16 MARGARET MARSH (8218)
(O.S. 6 ins., ST 81 NW, ST 82 SW)
This parish, barely 550 acres in extent, comprises two
roughly triangular areas joined at a narrow neck. The
land is all Kimmeridge Clay, between 150 ft. and 230 ft.
above sea-level; it drains into a small rivulet which
flows S.W. to join the Key Brook on the S.W.
boundary. The S.W. triangular area, formerly a
parochial chapelry of Iwerne Minster, is probably
mentioned in a document of 1310 (Hutchins III, 556).
The smaller N.E. triangle, Gore Farm, once part of
St. James's parish, Shaftesbury, was recorded in 1282
(1) The Parish Church of St. Margaret has walls
of ashlar and rubble and tile-covered roofs. The
Chancel, Nave and South Porch were rebuilt in 1872.
The West Tower dates from the 15th century.
Architectural Description—The West Tower is of ashlar
and has a moulded plinth, three stages defined by moulded,
weathered and hollow-chamfered string-courses, and an
embattled parapet with a moulded coping. The corners of
the lower stages have diagonal buttresses with weathered
offsets at the level of the string-courses; the top stage has plain
corner pilasters, perhaps originally with pinnacles, now gone.
An octagonal vice turret occupies the E. part of the N. wall and
is staged in correspondence with the main stages; beside the
turret the top string-course has a gargoyle. The tower arch
is two-centred and of two chamfered orders with continuous
jambs. The doorway to the vice has a chamfered four-centred
head and chamfered jambs. The W. doorway has a four-centred head of two chamfered orders under a moulded label,
and continuous jambs; above, the W. window is of three
trefoil ogee-headed lights under vertical tracery in a two-centred head. The string-course between the two lower stages
of the tower forms a label over the window. In the second
stage, the S. wall of the tower has a window of two trefoil-headed lights with vertical tracery in a two-centred head;
the lights are closed by stone slabs with lozenge perforation.
The belfry in the third stage has, in each wall, a window
uniform with that in the second stage.
Fittings—Chest: of cast-iron, inscribed 'Margaret Marsh
register chest, John Scammell, 1813, C.W.'. Font: with
round bowl, hollow-chamfered and roll-moulded below, on
plain cylindrical shaft, and with base as for a Tuscan column;
bowl c. 1300, base 18th century. Glass: reset in W. window,
fragments including crown, fleurs-de-lis, and black-letter inscription 'Margaret' and '. . . Yong' qui hanc fenestra'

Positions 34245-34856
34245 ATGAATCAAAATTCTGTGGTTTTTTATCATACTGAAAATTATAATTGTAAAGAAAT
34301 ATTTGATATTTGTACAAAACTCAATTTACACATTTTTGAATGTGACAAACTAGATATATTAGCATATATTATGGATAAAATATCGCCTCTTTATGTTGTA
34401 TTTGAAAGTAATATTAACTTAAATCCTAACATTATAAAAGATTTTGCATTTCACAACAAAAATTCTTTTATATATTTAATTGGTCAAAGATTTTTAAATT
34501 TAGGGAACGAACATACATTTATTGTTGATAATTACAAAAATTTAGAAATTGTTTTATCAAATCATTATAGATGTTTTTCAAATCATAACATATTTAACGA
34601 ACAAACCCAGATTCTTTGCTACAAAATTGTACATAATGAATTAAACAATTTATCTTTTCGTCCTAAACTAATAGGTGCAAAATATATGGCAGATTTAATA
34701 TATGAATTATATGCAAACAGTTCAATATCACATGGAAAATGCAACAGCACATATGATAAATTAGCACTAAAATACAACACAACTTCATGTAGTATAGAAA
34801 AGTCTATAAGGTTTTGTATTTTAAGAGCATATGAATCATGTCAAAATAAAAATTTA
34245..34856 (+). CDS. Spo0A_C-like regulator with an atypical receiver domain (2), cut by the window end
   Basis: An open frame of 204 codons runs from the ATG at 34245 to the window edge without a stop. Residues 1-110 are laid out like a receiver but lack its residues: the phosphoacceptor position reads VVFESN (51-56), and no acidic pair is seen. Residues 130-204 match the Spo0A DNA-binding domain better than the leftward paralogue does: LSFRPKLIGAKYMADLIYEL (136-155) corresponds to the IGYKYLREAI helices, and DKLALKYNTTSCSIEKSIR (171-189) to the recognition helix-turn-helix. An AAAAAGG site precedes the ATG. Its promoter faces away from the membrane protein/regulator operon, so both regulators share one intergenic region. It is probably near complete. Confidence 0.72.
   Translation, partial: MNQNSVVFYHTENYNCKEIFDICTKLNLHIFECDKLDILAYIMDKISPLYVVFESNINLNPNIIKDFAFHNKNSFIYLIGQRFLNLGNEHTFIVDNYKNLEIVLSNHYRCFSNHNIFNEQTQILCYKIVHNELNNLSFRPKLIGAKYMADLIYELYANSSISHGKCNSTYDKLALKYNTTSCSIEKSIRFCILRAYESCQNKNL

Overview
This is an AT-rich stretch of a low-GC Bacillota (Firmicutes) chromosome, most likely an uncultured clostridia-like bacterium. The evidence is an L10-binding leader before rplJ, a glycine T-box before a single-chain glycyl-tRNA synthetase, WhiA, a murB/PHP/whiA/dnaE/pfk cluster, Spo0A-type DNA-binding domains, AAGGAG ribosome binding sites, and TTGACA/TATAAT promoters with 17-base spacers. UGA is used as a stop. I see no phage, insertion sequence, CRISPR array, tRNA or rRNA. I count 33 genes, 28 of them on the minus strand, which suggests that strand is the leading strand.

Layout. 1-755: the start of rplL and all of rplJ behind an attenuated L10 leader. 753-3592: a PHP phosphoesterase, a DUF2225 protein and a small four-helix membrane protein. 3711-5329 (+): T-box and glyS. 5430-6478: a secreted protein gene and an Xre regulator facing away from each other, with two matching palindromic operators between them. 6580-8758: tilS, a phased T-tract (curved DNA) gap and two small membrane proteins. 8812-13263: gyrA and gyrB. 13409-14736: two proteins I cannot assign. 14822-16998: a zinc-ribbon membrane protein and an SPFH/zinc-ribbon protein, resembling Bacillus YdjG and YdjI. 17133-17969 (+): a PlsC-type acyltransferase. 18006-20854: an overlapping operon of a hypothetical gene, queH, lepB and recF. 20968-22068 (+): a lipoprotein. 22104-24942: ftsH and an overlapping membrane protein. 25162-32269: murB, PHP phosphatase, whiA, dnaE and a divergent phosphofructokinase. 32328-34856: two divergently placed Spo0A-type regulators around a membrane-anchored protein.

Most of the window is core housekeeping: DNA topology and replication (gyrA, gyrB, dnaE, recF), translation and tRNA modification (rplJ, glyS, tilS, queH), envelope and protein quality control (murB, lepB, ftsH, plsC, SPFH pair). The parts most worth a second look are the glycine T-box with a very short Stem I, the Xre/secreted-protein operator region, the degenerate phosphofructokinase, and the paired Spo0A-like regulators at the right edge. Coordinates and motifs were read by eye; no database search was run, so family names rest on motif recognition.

mill'imo qui'ge'tesimo xli'; 15th and 16th century. Graffiti:
on responds of tower arch, initials and dates, 1696 and later.
Monuments: In churchyard, on E. wall of S. porch, (1) of
William Bennett, 1756, headstone with shield-of-arms of
Bennett. Some 4 yds. S. of chancel, (2) of William Bennett,
1792, headstone similar to the foregoing. Some 10 yds. S. of
porch, table-tombs with panelled sides and moulded tops:
(3) of William Yetman, 1678, (4) of Lucy Fry, formerly wife
of William Yetman, (5) anonymous, probably 18th century.
Plate: includes Elizabethan silver cup of similar form to that
of Gillingham, but smaller, with maker's mark, four lozenges
arranged lozenge-wise, and italic inscription 'This Plate Belong
to Margrit Mash Church'.
(2) Church Farm (82371867), house, with walls of squared
rubble and with tiled roofs, is of the 16th century and was
originally single-storeyed with an attic, but it was heightened
to two storeys, probably in the 18th century. The S. range has
two rooms with hollow-chamfered intersecting ceiling beams;
originally they were separated by a through-passage, but the
W. partition has been removed. The W. room appears always
to have been unheated; the E. room has a blocked open fireplace. The N. range has hollow-chamfered beams with shouldered stops, and the N. room, no doubt the kitchen, has a
blocked open fireplace. An oven formerly projected from the
N. wall, but the projection has been removed and the cavity
has been filled in. It is probable that a staircase formerly
occupied one of the spaces beside the N. fireplace, but nothing
is seen of it today. The W. wall of the N. range appears to
have been rebuilt.
(3) Marsh Farm (82141894), house, of two storeys with an